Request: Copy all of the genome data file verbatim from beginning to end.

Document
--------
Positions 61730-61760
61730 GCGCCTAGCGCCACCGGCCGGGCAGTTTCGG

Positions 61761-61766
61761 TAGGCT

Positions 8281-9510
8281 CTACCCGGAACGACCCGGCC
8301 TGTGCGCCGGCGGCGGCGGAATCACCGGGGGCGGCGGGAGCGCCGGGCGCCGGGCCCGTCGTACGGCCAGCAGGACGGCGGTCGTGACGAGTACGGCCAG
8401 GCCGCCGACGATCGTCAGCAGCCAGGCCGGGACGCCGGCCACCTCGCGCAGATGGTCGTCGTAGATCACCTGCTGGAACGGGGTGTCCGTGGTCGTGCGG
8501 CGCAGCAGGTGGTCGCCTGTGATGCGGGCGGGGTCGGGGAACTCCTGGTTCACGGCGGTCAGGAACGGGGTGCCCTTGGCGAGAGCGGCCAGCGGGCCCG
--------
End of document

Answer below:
Positions 61730-61760
61730 GCGCCTAGCGCCACCGGCCGGGCAGTTTCGG

Positions 61761-61766
61761 TAGGCT

Positions 8281-9510
8281 CTACCCGGAACGACCCGGCC
8301 TGTGCGCCGGCGGCGGCGGAATCACCGGGGGCGGCGGGAGCGCCGGGCGCCGGGCCCGTCGTACGGCCAGCAGGACGGCGGTCGTGACGAGTACGGCCAG
8401 GCCGCCGACGATCGTCAGCAGCCAGGCCGGGACGCCGGCCACCTCGCGCAGATGGTCGTCGTAGATCACCTGCTGGAACGGGGTGTCCGTGGTCGTGCGG
8501 CGCAGCAGGTGGTCGCCTGTGATGCGGGCGGGGTCGGGGAACTCCTGGTTCACGGCGGTCAGGAACGGGGTGCCCTTGGCGAGAGCGGCCAGCGGGCCCG